For those of you who are following the writing journey, this is chapter one of the YA title I have been working on. I almost posted the Prologue, but it is too... good and I don't want it to get accidentally stolen. Regardless, here is the teaser of the one I am querying now, Blood and Bones, now that Odd Stuff is in edits with the publiser. Without further preamble, Blood and Bones:
At the end of the day we are all just blood and bones. Lying in the dirt road while rain splattered my upturned face and turned the dirt to mud, I have to admit my greatest complaint was the rock that was wedged near my spine. It was a minor irritation, but given the circumstances, I was happy to lie there, rock and all, in the wet and not dying at the moment. I felt like little more than a bag of blood and bones, lying there, hoping that she was not coming to kill me, and hating that stupid rock.
Perhaps I should begin a bit further back in the story. It all began when my mother got sick. The doctors in the hospital worked over her and I stood in the hushed halls and listened to them whisper over me almost as if they thought I was not a person. I saw in their eyes what they did not have the courage to say to my face. They looked at me and thought to themselves, poor little girl. And then with their eyes they would toss the responsibility between themselves as to who would tell me she was dying. I knew without the words. I knew from their sad eyes. I knew from her limp hands. I knew because instead of her skin smelling of warm lilacs it smelled cold. Cold like the medicine that dripped into her skin through the IV’s.
I was supposed to go straight to my aunts’ house after school. Instead, though, I usually walked up to the hospital and sat next to my mother. She was usually tired. She was always tired these days, which seemed unfair as she spent her days in bed dying. You would think that if you had to lie in bed and die, at least you could be awake enough to see it coming. Or maybe it was for the best that she was out of it most of the time. It probably made it easier on her. Anyway, I would sit with her, and talk to her of what ever banal things had happened at school. High school, especially senior year, is supposed to be a big deal. Somehow it wasn’t, at least not when you had all this. But I could pretend. Or lie. I was a fantastic liar.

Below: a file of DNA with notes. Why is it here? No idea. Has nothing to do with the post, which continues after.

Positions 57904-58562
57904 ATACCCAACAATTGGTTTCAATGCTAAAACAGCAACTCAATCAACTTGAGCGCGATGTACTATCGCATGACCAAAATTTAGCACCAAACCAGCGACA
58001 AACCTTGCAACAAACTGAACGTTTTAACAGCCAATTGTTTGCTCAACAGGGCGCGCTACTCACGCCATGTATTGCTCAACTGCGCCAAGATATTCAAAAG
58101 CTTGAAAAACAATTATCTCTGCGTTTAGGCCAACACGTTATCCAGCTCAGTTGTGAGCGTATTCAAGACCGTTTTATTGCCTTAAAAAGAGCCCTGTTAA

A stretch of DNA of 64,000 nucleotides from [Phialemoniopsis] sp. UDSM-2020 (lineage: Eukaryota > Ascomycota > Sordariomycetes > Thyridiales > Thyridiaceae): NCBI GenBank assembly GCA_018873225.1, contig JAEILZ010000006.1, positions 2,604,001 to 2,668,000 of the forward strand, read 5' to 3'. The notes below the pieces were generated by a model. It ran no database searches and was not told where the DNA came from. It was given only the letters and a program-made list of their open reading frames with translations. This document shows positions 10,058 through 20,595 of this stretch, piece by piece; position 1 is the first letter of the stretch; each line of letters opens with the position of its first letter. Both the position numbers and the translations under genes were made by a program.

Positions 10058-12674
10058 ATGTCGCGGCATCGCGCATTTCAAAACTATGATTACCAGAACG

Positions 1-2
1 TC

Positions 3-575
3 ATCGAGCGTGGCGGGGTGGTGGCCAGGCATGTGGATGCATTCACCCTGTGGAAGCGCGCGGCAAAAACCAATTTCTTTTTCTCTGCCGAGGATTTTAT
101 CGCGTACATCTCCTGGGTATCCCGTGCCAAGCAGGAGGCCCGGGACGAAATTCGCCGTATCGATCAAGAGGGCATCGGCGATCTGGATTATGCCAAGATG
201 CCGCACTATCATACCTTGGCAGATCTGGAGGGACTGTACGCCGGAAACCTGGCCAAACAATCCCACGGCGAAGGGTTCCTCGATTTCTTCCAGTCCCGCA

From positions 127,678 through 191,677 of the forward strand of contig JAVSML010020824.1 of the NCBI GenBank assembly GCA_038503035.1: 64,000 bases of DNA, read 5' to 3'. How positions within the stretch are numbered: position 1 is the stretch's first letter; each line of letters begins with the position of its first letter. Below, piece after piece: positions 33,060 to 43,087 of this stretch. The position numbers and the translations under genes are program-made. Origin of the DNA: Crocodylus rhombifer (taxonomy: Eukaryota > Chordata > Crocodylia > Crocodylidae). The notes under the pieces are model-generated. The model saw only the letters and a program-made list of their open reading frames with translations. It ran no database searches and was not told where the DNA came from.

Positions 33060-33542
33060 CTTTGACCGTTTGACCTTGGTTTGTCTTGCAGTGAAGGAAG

After visiting mom, I would walk home. I wasn’t supposed to go home, not with no one there now that mom was in the hospital all the time. I guess this was because it wasn’t considered safe because of the neighborhood, but I had grown up here, so this never really stopped me. Everyone in Witch’s Bellows knew that our neighborhood had few humans. On our street, I think we were the only all human family left. It seemed stupid to me in our supposedly modern and all accepting era that segregation was this prevalent, but that was the way it had been as long as I knew.
As I walked I shuffled my feet. In government today we had just gone over the great novel flu’s, which had wiped out huge portions of humanity and allowed all that was other to finally come forth and admit to being Other. Witches, goblins and monsters, oh my, I thought with a glance at the windows on my street, which looked just like any other street. But we lived in a neighborhood that had been bought out over the years by the supposed boogiemen, and the humans had slowly moved out. Except us.. Our family had always lived on ..
564 Oak Street..; as a matter of fact my great-grandfather had built this house. Mom had said that we always would too, but if she died and it was just me left, I wondered if some other family would move in. And then there would be no humans left here at all.
I rubbed at my eyes. I never cried, hadn’t through all of this, but sometimes when I thought too hard about all that was going on I got an itchy feeling behind my eyes and a bit of a headache. I was beginning to think that there was something wrong with me because of it.
I came at last to our house, painted in cheerful blues and burgundy. It had shutters and a porch swing and sometimes just looking at it made me sigh and feel better. Today wasn’t going to be one of those days. I slogged up the steps, listening to the thud, thud, thud, of my dragging backpack and unlocked the door. I dropped my bag and listened to the silence that greeted me. Had things been normal, Mom would have greeted me, both vocally and with the scent of whatever she was burning for dinner. I sighed. She wasn’t dying. There had to be a way around this. I kicked the coffee table.